It’s quite simple: Following safety rules is the foundation to eliminating injuries. Commonly, a safety presenter will say that safety rules are “written in blood.” At one time, such dramatic statements were a way to get attention and illustrated the seriousness of following safety rules. Today, more highly educated workers demand less drama and more facts. Let’s face it, safety rules are in place because hazards exist and people were injured. Whether the site is a coal-fired, gas-fired, or a nuclear power plant, hazards are part of the work and must be controlled to prevent injury.
The General Duty Clause of the U.S. Occupational Safety and Health Act holds employers responsible for providing employees with a workplace free from recognized hazards, and employees are required to follow the rules that protect them from the hazards. To create a safe workplace, employers and employees must be able to recognize, evaluate, and control hazards in the workplace. Empirical research of incident reports and interviews with hundreds of workers show that employees who were injured on the job did not “see” the hazard that injured them. Observationally, employees and employers, operational leaders, and safety specialists often walk by recognizable hazards without controlling or fixing them.
For these reasons, identification of workplace hazards must be a constant task of employers and employees who are directly connected to the work. A formal hazard identification process ensures no hazard goes uncontrolled. This formal process guides the creation of safety rules that act as controls to prevent injuries. In the process, two types of hazards must be considered: those that are inherent in the work (such as steam, pressure, heat, cold, and height) and those created by performing work.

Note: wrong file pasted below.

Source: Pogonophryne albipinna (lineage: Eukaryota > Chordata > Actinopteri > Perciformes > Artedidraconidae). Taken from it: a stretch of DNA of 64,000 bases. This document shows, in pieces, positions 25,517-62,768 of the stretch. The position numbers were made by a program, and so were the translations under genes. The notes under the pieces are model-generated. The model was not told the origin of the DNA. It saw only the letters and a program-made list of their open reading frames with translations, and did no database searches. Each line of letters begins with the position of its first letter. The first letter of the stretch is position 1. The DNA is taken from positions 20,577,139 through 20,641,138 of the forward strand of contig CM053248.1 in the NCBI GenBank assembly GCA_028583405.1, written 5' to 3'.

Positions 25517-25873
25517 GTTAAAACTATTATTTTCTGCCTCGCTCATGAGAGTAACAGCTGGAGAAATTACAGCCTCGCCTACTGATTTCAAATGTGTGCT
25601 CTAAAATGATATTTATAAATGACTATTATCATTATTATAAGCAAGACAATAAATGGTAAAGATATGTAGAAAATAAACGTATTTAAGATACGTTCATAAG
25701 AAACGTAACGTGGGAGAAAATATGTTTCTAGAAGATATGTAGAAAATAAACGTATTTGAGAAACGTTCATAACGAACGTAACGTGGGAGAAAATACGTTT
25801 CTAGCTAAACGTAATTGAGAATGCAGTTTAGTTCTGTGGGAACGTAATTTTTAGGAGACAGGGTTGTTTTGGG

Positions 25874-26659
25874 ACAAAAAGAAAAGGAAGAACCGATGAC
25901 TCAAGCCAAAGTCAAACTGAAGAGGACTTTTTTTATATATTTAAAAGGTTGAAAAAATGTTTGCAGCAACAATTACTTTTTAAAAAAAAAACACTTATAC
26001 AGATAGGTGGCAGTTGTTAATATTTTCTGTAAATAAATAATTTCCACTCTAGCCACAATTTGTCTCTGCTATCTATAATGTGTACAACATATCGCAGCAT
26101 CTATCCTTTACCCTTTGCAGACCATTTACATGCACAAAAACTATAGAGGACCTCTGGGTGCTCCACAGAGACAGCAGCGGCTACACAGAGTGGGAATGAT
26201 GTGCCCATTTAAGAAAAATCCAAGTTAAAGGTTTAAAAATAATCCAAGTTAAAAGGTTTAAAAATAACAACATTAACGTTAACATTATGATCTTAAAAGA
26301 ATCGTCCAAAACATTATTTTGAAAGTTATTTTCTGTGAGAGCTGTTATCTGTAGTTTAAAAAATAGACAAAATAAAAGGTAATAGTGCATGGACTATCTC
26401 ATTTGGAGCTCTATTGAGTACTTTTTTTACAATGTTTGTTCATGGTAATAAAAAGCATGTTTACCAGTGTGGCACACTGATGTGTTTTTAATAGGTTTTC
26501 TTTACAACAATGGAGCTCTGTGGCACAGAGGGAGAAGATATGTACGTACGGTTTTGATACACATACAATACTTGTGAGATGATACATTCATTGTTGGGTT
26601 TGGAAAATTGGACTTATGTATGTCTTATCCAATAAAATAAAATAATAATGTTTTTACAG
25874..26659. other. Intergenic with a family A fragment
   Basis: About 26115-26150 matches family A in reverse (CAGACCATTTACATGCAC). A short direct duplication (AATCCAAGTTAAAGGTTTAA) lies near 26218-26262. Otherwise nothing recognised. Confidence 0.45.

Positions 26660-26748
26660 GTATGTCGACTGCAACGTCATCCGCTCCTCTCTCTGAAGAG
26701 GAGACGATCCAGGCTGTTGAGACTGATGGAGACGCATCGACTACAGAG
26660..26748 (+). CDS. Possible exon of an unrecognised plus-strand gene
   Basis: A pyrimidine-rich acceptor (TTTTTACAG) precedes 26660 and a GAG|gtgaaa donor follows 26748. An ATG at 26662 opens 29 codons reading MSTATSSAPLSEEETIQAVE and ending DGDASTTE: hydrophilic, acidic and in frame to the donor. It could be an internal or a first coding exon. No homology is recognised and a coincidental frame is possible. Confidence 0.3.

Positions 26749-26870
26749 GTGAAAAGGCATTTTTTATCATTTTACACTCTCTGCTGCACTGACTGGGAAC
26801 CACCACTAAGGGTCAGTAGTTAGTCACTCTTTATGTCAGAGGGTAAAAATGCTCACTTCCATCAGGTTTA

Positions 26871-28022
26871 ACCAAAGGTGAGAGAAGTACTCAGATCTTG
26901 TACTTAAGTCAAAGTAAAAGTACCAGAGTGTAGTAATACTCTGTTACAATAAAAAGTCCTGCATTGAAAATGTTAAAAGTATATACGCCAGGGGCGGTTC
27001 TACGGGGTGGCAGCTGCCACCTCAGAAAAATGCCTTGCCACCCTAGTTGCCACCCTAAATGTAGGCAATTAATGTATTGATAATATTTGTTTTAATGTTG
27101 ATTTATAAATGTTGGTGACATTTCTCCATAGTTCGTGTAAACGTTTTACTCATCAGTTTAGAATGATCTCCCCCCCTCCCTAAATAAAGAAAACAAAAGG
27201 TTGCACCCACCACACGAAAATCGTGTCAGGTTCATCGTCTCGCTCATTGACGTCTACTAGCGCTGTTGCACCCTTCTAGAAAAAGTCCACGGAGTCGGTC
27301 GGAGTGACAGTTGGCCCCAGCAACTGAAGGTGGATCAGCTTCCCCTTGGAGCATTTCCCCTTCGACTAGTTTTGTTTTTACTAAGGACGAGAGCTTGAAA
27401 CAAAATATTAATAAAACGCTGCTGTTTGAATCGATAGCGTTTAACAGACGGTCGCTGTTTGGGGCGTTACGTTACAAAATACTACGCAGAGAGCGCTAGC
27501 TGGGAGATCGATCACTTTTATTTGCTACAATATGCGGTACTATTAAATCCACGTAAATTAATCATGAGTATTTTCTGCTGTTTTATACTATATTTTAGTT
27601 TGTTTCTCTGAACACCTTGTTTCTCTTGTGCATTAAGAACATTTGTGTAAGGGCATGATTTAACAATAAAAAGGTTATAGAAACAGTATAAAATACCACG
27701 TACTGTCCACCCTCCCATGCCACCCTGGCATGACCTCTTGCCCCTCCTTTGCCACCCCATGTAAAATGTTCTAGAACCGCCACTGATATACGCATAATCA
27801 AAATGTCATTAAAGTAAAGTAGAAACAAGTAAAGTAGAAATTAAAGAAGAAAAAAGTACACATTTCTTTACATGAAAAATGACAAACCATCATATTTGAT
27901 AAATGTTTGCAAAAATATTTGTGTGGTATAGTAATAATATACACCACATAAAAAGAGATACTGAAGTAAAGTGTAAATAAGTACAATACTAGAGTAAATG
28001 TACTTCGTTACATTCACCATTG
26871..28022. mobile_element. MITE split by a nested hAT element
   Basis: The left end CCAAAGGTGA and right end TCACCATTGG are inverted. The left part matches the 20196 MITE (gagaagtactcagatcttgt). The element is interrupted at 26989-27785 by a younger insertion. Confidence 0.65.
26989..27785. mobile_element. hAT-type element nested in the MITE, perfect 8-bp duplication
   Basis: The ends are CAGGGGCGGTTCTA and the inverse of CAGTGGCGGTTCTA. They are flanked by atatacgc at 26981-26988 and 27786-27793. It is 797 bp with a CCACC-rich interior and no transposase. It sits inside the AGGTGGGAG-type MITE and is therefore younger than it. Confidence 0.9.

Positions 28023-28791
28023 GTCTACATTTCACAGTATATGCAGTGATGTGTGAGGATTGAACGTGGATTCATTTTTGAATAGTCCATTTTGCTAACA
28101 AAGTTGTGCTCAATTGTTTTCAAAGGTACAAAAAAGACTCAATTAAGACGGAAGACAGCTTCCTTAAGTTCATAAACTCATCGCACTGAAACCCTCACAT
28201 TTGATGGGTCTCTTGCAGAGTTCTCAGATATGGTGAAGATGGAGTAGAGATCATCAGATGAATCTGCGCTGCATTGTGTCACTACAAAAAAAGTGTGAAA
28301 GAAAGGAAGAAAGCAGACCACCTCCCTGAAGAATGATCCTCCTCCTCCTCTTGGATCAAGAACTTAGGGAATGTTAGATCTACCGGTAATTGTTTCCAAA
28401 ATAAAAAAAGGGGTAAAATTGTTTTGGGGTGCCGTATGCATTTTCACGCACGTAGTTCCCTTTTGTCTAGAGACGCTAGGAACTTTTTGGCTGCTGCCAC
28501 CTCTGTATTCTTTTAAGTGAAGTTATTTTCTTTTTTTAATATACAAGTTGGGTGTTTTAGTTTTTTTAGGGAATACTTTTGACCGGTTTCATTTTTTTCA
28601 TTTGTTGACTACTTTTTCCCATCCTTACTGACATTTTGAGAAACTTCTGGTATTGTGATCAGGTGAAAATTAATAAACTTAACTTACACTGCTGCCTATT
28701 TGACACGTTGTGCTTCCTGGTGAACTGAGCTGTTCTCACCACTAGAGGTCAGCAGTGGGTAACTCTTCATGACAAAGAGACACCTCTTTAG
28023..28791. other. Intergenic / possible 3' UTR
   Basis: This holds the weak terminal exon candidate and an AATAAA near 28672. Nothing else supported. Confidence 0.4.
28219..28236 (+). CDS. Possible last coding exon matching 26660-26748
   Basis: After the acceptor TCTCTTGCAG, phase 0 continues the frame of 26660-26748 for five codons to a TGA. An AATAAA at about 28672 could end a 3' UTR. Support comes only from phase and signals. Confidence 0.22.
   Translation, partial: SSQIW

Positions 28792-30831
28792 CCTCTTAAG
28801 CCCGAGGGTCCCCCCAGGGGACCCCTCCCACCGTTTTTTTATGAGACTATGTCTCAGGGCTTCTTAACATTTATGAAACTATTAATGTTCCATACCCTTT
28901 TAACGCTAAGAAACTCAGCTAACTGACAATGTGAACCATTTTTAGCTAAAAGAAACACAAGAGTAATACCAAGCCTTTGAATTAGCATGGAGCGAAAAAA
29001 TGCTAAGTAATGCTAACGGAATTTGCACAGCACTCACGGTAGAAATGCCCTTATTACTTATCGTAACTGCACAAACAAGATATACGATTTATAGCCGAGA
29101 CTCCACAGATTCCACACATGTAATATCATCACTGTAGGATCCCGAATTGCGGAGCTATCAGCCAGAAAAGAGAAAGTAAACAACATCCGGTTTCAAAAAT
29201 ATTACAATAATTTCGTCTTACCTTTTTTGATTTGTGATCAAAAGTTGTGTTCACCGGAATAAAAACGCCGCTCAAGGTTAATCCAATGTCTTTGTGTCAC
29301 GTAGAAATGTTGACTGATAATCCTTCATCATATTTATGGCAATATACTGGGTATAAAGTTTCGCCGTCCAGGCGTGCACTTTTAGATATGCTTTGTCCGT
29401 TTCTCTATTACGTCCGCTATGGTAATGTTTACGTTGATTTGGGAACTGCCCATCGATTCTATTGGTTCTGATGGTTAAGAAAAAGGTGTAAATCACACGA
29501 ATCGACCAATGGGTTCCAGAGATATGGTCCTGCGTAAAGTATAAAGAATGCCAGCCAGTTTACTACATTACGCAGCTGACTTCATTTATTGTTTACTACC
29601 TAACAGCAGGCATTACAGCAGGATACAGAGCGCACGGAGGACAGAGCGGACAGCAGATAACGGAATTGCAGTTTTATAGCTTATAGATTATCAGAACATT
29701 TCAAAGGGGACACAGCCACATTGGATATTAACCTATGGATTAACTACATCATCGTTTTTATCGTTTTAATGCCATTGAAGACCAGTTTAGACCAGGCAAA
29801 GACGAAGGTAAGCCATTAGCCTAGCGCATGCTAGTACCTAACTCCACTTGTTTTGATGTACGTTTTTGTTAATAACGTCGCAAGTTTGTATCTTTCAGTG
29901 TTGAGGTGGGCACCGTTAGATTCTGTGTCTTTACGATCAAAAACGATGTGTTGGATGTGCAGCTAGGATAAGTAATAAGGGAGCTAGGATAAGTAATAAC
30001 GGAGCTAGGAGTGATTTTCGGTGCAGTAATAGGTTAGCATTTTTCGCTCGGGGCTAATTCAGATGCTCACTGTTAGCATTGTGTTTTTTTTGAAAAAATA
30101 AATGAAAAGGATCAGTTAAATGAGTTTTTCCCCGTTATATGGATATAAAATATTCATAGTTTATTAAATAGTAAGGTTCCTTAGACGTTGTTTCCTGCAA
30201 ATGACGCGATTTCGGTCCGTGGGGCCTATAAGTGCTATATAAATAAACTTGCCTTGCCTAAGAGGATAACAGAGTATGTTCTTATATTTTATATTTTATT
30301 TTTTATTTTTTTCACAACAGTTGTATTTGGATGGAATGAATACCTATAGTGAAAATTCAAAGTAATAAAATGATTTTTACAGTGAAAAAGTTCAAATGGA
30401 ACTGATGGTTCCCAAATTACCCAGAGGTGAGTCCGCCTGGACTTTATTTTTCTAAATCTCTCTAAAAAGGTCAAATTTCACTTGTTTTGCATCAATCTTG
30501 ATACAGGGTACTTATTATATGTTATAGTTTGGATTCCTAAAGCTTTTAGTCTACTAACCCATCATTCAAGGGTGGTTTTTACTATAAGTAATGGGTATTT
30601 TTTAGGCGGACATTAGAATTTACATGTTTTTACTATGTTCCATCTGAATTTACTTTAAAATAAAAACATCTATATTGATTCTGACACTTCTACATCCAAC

During the work, employees often pull hoses, string power cords, wash equipment, make repairs, turn valves, and create potentially unrecognized hazards. Such hazards are the top reasons for workplace injuries, and the means of controlling them is trained employees who will “find and fix” them. Employees trained in the importance of situational hazard recognition (SHR) are less likely to become complacent about hazards.
Employees responsible for planning work may walk to a job location and pass hazards such as spills, hoses across walkways, or damaged equipment because they are focused on the hazards to be assessed for the next job, not the current situation (Figures 4 and 5). When employees practice SHR in the workplace, they understand that hazards change with every task.